Easily the most recognisable heritage site in Greece, the Acropolis spans 3 hectares on a site which sits 150 metres above sea level. Much of this fascinating site remains today, albeit a little bit spread out! Roy Filou’s fantastic capture of this stunning site at dusk creates a shadowy and relaxed feel which portrays a warm feel.
The Older Parthenon was originally pillaged and burnt to the ground in 480BC after a Persian atatck on Athens. In the aftermath, the whole site was rebuilt during the Golden Age of Athens, overseen by Emperor Pericles and two prominent architects – Ictinus and Callicrates. Between 460BC and 415BC, much of the Acropolis had been rebuilt to much more glory.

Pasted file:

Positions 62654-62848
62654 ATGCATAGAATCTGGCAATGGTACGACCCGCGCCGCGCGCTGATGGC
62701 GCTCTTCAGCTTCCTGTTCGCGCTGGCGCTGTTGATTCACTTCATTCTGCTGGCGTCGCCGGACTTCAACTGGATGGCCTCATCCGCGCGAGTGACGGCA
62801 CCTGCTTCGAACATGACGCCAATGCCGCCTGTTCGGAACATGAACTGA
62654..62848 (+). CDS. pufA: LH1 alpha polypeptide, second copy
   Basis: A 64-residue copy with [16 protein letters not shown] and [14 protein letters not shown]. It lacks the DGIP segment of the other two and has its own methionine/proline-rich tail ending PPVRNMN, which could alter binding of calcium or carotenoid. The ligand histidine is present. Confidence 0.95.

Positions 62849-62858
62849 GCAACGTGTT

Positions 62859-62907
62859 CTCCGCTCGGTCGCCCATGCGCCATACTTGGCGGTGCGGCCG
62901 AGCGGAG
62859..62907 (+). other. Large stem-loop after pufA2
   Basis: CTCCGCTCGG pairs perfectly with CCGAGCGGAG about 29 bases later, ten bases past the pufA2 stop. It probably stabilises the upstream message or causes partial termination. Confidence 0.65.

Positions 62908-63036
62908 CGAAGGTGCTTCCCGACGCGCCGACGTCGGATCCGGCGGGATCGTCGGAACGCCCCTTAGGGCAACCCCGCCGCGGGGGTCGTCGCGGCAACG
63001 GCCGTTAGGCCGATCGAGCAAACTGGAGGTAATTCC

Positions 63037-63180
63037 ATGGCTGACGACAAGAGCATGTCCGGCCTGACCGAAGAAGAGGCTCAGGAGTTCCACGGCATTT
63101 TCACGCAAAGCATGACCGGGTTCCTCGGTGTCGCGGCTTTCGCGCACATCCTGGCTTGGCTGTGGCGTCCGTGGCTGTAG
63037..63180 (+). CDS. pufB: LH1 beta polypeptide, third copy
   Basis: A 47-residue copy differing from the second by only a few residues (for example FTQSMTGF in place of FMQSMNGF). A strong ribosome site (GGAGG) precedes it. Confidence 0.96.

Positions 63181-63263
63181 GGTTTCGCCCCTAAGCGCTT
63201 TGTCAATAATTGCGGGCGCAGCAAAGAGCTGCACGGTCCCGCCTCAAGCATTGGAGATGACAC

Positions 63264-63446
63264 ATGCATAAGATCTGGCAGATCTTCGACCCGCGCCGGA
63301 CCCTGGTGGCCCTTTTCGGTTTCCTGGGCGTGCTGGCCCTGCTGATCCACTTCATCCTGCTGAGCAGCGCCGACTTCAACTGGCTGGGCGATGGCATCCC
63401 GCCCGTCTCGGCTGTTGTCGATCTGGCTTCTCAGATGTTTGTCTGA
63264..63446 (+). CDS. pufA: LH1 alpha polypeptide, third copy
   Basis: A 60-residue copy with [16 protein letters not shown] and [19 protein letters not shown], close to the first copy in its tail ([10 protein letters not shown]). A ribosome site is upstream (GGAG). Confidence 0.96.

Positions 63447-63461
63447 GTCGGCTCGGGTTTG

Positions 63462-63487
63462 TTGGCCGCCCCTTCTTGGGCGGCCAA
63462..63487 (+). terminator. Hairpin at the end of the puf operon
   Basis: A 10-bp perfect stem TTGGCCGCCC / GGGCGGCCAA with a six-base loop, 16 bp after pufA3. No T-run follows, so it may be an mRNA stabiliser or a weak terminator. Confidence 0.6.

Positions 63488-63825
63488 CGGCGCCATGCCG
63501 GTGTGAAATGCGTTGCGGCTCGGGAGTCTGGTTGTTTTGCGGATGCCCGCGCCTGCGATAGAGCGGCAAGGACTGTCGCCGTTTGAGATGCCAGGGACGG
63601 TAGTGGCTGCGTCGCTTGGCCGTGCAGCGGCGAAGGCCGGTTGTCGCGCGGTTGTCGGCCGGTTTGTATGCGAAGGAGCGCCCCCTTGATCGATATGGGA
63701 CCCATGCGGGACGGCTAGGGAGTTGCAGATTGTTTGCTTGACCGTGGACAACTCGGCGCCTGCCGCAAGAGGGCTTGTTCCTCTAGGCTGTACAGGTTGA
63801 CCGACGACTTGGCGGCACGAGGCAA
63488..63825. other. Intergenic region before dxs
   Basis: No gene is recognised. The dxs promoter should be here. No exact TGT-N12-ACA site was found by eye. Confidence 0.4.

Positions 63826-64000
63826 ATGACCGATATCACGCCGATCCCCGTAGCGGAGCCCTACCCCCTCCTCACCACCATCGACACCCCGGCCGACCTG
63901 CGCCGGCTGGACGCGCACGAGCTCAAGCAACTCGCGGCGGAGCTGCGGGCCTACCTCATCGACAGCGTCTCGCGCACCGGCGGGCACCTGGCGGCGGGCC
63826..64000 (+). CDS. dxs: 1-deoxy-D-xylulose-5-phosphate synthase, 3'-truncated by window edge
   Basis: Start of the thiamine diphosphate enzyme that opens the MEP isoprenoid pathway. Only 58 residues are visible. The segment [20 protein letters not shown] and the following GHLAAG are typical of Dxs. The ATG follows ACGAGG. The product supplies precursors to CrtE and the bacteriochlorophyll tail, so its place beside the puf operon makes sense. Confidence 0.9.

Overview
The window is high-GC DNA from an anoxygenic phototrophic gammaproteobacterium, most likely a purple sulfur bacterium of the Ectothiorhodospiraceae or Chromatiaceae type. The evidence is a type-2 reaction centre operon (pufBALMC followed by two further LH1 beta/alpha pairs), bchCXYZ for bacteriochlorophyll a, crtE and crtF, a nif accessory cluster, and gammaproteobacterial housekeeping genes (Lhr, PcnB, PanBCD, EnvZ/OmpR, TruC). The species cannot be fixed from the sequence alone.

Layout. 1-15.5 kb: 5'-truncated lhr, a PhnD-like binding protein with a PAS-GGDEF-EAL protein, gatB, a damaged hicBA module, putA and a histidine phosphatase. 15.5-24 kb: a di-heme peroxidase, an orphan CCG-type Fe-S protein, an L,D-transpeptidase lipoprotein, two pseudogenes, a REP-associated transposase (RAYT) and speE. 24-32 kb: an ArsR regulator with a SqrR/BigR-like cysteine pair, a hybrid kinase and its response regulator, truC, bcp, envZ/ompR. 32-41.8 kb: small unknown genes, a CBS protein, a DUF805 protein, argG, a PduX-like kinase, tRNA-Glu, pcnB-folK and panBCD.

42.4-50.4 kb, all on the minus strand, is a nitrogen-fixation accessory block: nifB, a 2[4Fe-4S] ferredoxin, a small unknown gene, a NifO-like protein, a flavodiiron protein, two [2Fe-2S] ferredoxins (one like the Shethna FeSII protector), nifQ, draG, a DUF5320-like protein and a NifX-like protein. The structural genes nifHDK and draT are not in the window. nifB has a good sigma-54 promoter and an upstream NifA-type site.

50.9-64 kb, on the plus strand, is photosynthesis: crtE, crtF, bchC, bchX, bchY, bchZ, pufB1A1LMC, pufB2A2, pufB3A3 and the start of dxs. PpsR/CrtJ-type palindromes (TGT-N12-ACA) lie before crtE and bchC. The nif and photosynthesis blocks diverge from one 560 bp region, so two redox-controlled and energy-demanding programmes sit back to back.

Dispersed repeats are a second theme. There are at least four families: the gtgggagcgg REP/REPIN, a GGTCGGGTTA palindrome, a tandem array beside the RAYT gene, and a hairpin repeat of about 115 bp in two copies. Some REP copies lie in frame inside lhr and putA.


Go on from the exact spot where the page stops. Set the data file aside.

When not being sent over to the British Museum in pieces (despite much talk of permission and censorships), the site of the Acropolis has also seen it been used as church in the Byzantine era, an administrative centre and as a military garrison, as well as being replicated into a restored state. Who said buildings can’t be multi-functional?
The Acropolis is also site of the New Acropolis Museum, designed by Bernard Tschumi and recently opened to the public, despite some controversy. It’s also been digitally replicated in a 3Dmodel that you can play around with!